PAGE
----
There are also two face plates, clean and damaged, these can be used on either helmet.
To activate the light up feature in the helmet you need to take off the face plate, then remove the top part of the helmet to reveal the switch, then replace all the parts.
I think they did this to add more articulation in the neck, but I can`t see how the Mark 42 has benefited from this as it still can`t look up.
The Tony Stark head sculpt is up to Hot Toys usual standard, there`s little I can complain about it, but the eyes do seem to be looking to the left slightly
As usual the face plate can be placed on the helmet with magnets.
In my quick description I called this the "Milky Bar" armour, it`s a reference to a white chocolate bar here in the UK (I`m not sure it`s out in the US), I was not fond of the colouring.
Over time it`s grown on me, having the Mark 42 in hand I now feel it`s my favorite Armour in my collection.
I've damaged this figure slightly by not taking enough care with the diecast parts, as the clean shoulder plates are diecast, by moving them I`ve scratched the piece underneath and part of the flap behind the arm.
So I warn others to take a lot of care in how you move the diecast parts around to avoid catching and scratching.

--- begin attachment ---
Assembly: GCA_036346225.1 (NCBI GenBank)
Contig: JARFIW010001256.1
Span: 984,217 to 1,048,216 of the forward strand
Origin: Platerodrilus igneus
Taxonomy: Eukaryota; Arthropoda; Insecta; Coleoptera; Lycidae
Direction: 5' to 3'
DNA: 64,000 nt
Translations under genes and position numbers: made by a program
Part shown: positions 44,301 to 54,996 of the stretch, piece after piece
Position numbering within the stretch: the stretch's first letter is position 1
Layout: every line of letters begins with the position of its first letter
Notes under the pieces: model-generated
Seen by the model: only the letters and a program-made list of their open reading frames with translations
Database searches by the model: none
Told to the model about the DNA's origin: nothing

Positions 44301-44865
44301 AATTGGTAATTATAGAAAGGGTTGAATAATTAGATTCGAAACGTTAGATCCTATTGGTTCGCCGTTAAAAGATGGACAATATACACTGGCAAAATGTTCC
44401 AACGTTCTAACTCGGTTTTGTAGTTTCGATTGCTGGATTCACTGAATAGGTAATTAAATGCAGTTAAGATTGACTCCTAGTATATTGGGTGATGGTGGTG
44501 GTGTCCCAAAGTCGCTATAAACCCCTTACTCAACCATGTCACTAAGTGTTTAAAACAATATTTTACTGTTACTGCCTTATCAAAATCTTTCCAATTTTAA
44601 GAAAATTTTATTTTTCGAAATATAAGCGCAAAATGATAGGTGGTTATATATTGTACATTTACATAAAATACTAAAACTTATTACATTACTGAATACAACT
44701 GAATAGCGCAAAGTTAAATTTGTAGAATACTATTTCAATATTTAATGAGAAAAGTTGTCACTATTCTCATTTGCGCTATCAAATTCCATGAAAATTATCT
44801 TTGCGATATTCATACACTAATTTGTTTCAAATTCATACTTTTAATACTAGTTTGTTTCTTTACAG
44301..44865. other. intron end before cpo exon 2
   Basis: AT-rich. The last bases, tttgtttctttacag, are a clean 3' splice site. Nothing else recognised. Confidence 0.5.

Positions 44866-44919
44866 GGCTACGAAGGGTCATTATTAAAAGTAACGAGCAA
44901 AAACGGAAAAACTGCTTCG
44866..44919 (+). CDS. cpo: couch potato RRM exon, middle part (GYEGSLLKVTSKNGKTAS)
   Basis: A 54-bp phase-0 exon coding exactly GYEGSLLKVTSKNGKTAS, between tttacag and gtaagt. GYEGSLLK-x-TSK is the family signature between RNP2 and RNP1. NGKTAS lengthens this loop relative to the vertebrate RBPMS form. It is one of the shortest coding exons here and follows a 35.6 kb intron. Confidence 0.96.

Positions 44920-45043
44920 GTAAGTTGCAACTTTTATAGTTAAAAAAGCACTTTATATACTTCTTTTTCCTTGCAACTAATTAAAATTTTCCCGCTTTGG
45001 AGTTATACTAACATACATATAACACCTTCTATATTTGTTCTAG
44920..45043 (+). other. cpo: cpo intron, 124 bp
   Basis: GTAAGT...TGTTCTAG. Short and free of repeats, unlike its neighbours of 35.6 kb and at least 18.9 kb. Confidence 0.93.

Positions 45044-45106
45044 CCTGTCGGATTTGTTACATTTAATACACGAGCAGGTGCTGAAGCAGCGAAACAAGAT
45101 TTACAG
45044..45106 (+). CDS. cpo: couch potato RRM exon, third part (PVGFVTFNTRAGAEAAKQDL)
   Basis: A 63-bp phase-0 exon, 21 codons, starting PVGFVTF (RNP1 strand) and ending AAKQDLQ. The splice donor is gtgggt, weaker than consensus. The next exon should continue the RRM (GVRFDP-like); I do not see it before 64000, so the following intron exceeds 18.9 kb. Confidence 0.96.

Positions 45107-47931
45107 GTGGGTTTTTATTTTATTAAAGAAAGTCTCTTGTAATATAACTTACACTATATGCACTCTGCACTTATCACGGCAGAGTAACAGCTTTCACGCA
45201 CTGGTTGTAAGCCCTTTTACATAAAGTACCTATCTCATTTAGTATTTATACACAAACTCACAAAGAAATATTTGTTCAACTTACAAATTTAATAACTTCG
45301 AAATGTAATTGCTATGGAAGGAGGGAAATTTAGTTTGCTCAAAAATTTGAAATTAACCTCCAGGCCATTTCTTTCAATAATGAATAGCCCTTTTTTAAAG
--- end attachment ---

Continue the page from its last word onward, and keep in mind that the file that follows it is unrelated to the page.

No matter how much I tried, I just can`t get the proper "ground pound" pose, I`ve seen other reviewers have problems recreating this and wondering if the promo pics were faked in some way.
This is the best I could do...
I`m impressed with the strength the legs and feet have to keep walking poses and such, most figures ive tried this with fall over without a stand, the Mark 42 doesn't need no stand!
I like this figure, it`s got a lot of weight to it which you can really feel if you hold one of the plastic Iron Man figures in the other hand, in a way it makes my Mark 4 feel cheap.
I wasn`t sure of the whole diecast thing when they announced it last year, I`m now completely sold on it, more of this please!
|Posted 4 September, 2014 - 16:22 by tanuki|